Q: I’m a WS 2 supervisor. Management recently announced that each supervisor now will work only 4 out of ten holidays each year, and will be excused from work on the six holidays they are not scheduled to work. For many of the supervisors this will be a financial hardship, and some even think of it as a pay cut. Out of all years that I have worked there, we get paid if we work or not, and, as a result, were paid holiday premium pay for the time worked on each holiday. Can management do that? Do we have rights in this situation?
A: The problem is that holiday premium pay is not a right, but is due to an employee who is assigned to work on a legal holiday. When the employee is excused from work on a legal holiday and that day is part of the employee’s regular workweek, then she or he is entitled to receive his or her regular pay without the holiday premium pay addition. The regs are at 5 CFR 532.507.
Holiday premium pay by its nature is not considered part of an employee’s basic pay, so there is no right to it unless the employee is actually assigned to perform work on a legal holiday (or an in lieu of day) rather than being excused from work on the holiday. The premium pay is to compensate the employee for performing work on a day she or he would otherwise be excused from work.
Management has the right to assign work and set employee work schedules in a manner that will accomplish the agency mission. The regs are at 5 CFR 610.121, especially at 610.121(b)(1) and (2).
All of this is by way of saying that if management has figured out a way to get the work accomplished without every supervisor working all 10 Federal holidays, then they have a right to schedule the work in that manner.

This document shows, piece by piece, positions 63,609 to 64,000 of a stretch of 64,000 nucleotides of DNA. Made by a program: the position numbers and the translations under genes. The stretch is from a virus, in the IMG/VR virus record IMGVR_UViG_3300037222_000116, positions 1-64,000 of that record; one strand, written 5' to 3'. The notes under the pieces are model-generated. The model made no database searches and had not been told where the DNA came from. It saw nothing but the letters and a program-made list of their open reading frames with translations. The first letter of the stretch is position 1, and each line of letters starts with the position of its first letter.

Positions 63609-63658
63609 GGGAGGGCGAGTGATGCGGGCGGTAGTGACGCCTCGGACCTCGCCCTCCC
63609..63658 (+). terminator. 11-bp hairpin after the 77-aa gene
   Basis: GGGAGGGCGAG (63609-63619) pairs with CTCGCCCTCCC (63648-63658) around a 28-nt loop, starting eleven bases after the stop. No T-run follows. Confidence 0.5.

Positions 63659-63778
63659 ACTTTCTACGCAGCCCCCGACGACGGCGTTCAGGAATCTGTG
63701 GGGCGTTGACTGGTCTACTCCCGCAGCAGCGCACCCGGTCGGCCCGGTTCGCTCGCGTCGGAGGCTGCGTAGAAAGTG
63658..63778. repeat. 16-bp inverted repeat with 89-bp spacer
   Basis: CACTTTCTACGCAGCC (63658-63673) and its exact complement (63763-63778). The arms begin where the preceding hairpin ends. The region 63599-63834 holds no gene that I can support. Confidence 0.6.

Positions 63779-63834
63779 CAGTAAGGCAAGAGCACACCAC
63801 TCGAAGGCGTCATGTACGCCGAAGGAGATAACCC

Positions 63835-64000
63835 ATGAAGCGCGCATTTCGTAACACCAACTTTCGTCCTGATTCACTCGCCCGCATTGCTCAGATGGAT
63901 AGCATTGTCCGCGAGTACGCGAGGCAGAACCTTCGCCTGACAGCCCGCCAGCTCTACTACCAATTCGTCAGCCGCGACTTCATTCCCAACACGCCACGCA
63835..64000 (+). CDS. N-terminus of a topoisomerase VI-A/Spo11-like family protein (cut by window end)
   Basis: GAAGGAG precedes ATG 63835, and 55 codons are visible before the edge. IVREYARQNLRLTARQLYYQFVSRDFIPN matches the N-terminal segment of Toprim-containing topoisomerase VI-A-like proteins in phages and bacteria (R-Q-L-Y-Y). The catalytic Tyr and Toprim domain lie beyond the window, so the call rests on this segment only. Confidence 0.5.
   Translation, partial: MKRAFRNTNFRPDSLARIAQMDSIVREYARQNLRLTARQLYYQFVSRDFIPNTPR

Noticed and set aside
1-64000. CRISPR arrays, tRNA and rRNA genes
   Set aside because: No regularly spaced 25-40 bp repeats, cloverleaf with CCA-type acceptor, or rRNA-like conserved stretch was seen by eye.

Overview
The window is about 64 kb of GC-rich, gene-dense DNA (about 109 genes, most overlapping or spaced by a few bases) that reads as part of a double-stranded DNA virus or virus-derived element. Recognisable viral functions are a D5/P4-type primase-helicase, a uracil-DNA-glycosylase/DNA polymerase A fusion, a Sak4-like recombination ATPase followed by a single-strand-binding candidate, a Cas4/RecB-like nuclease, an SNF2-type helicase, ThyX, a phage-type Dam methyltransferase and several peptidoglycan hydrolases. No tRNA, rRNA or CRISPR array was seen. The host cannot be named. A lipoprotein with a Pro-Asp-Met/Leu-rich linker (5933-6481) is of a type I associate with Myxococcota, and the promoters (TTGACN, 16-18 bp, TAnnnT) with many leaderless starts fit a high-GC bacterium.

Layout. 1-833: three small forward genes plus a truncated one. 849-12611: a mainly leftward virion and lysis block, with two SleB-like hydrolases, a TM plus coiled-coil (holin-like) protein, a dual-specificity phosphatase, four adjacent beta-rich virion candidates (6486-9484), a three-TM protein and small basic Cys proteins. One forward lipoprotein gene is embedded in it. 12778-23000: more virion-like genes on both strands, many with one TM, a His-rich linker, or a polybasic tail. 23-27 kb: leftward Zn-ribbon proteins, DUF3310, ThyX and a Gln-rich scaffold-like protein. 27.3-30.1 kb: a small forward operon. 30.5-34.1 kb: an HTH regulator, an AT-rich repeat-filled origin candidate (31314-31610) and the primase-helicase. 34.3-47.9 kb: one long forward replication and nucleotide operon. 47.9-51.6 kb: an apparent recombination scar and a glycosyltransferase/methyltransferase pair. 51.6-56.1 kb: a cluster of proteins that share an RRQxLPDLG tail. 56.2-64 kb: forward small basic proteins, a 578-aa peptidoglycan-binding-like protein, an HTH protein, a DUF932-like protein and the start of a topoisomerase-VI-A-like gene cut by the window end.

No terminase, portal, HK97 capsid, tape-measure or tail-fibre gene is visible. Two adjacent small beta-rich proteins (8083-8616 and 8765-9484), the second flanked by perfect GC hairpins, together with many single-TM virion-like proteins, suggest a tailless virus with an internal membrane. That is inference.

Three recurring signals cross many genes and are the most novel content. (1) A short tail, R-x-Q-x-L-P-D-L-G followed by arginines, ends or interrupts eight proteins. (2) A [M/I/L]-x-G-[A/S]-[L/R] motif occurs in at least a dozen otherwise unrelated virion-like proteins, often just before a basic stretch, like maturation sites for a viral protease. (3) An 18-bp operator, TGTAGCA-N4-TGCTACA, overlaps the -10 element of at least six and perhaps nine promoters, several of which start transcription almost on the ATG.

However, the last sentence in 610.121(b)(2) reminds managers that they “…shall inform the employee of the change, and he or she shall record the change on the employee’s time card or other agency document for recording work.”
Typically when this happens, the supervisor also indicates why the change is being made.
With the recent tightening of budgets by Congress, my guess is that one of the issues may be that the your organization has fewer dollars to compensate employees. This change in the number of holidays each supervisor will work may be one way of addressing reduced compensation dollars.
I’m sorry that my answer cannot be more positive, but I hope it helps to explain the rules under which work assignment and premium pay decisions must be made.
Wayne Coleman is a federal pay expert available to help your agency avoid premium pay claims through on-site training. Contact him for more information.